By Jennifer L. Fulton, Esquire
While often overlooked, most people today have “digital” assets that should be reviewed upon death. These digital assets could include email and social media accounts, online photo storage, online portals to health and financial information, frequent flyer miles and credit card points, streaming services, and even cryptocurrency.
But why bother accessing the digital information? First, some digital information can be monetized. Frequent flyer miles and credit card points, depending on the company’s terms of service, may be an estate asset. Likewise, cryptocurrency could be exchanged for fiat currency (such as the US Dollar) and passed to the beneficiaries. Online photos may have sentimental value. An email may be important proof in a lawsuit. If bills are received and paid online, the personal representative will want online access. Abandoned social media accounts or streaming services can be targeted by abuse for hackers. Conversely, some social media platforms, like FaceBook, allow you to choose a legacy contact to set up a memorial page when you die.
Assuming your personal representative knows what your digital assets are, does he know how to access them? While most states have now passed the Uniform Fiduciary Access to Digital Assets Act (“UFADAA”), the language in this act balances the privacy of the decedent against the need to access digital information, and, short of the decedent giving explicit permission through a legal document or custodian online tool to a fiduciary, the information available to the fiduciary is not always sufficient. Your nominated personal representative, trustee and attorney-in-fact should have explicit permission to access your digital assets in your estate planning documents, to ensure they can gain the level of access needed. Otherwise, they may get only a catalogue of your emails, and not the content.
The best practice is to create a repository for a list of all digital assets, provide password information and instructions to your personal representative or trustee for each digital asset, stating what you want done. If your asset can be monetized, it will need to be included in your probate estate (assuming it is not in trust), and it will need to be included in your gross estate for estate tax purposes. If you own cryptocurrency, the secrecy surrounding ownership is so tight that you must leave very complete information for your personal representative. This includes the type of cryptocurrency, how much you own, where you purchased it, all the step-by-step information needed to access it (including keywords and passwords), and the location of a digital wallet or thumb drive in which a back-up may be kept. This information should be kept in a safe place, such as a safe deposit box, in your attorney’s vault, or in an online vault (for which you must provide them the entrance information), and you should choose your fiduciaries carefully.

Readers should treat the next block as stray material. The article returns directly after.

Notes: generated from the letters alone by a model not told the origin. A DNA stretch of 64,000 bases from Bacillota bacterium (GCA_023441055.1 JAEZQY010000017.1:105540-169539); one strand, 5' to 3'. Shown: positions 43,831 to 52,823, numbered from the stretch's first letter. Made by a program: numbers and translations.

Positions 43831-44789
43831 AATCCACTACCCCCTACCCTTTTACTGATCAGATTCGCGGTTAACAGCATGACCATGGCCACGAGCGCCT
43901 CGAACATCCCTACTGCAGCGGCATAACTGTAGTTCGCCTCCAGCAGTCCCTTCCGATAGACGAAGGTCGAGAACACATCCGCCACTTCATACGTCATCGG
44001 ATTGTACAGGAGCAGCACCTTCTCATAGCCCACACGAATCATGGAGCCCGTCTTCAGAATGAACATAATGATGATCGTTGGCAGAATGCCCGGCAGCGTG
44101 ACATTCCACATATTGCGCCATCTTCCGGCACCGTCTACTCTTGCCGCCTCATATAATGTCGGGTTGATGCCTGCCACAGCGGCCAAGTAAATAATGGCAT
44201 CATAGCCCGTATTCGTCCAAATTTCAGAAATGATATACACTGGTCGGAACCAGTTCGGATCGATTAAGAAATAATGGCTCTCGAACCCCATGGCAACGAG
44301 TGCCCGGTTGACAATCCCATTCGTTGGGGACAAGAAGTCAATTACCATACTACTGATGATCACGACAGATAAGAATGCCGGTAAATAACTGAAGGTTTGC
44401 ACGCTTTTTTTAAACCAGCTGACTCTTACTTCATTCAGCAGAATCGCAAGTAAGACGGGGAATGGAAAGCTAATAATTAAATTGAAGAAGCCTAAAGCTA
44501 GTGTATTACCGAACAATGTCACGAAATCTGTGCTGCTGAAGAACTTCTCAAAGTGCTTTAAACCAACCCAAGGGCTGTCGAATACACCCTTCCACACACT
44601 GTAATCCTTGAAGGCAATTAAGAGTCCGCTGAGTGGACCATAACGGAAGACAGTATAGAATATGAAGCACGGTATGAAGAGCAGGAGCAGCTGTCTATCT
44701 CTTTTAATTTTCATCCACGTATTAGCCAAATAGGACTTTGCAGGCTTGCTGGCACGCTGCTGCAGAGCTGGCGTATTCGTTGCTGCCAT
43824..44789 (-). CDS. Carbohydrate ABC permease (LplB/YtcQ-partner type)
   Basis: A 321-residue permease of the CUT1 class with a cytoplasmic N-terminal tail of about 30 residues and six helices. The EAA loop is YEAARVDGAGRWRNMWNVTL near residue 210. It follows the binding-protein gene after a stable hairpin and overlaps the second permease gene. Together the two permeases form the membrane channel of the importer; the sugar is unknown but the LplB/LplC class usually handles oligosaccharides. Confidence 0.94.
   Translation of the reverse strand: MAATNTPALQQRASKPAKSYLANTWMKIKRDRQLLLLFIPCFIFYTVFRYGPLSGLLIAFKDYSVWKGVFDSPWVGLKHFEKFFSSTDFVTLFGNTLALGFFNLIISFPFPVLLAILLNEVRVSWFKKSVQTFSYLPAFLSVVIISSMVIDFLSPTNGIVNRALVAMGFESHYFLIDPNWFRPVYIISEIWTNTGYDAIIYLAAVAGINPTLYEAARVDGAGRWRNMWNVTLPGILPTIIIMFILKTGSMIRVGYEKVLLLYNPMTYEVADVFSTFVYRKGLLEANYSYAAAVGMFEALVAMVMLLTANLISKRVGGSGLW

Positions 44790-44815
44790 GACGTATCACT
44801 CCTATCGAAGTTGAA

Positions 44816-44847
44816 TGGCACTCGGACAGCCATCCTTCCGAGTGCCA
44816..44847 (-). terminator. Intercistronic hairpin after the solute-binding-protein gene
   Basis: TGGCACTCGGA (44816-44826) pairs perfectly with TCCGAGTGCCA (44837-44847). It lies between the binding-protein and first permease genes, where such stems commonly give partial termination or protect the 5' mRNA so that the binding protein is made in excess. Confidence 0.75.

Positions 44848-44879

Don’t leave your loved ones wondering: “What’s in your digital wallet?” Check with your attorney to see if your are sufficiently prepared for handling your digital assets upon your death.
Jennifer L. Fulton, Esq. is Of Counsel at The Law Offices of Robin Bresky (www.breskylegal.com) focusing on Estate Planning, Probate, and Estate and Trust Administration. A member of the Florida Bar since 1996 with a Juris Doctor degree from Nova Southeastern University, Fulton works with clients to plan for the milestones of life (college, “adulting”, marriage, children, grandchildren, aging parents, pre- and post-divorce, loss of a spouse, aging, diminished mental capacity) and administration upon death. She can be reached at 561-994-6273 or EstatePlanning@BreskyLegal.com.
This information is provided for general educational purposes and may not apply to your specific situation. Please consult with an attorney before relying on this information.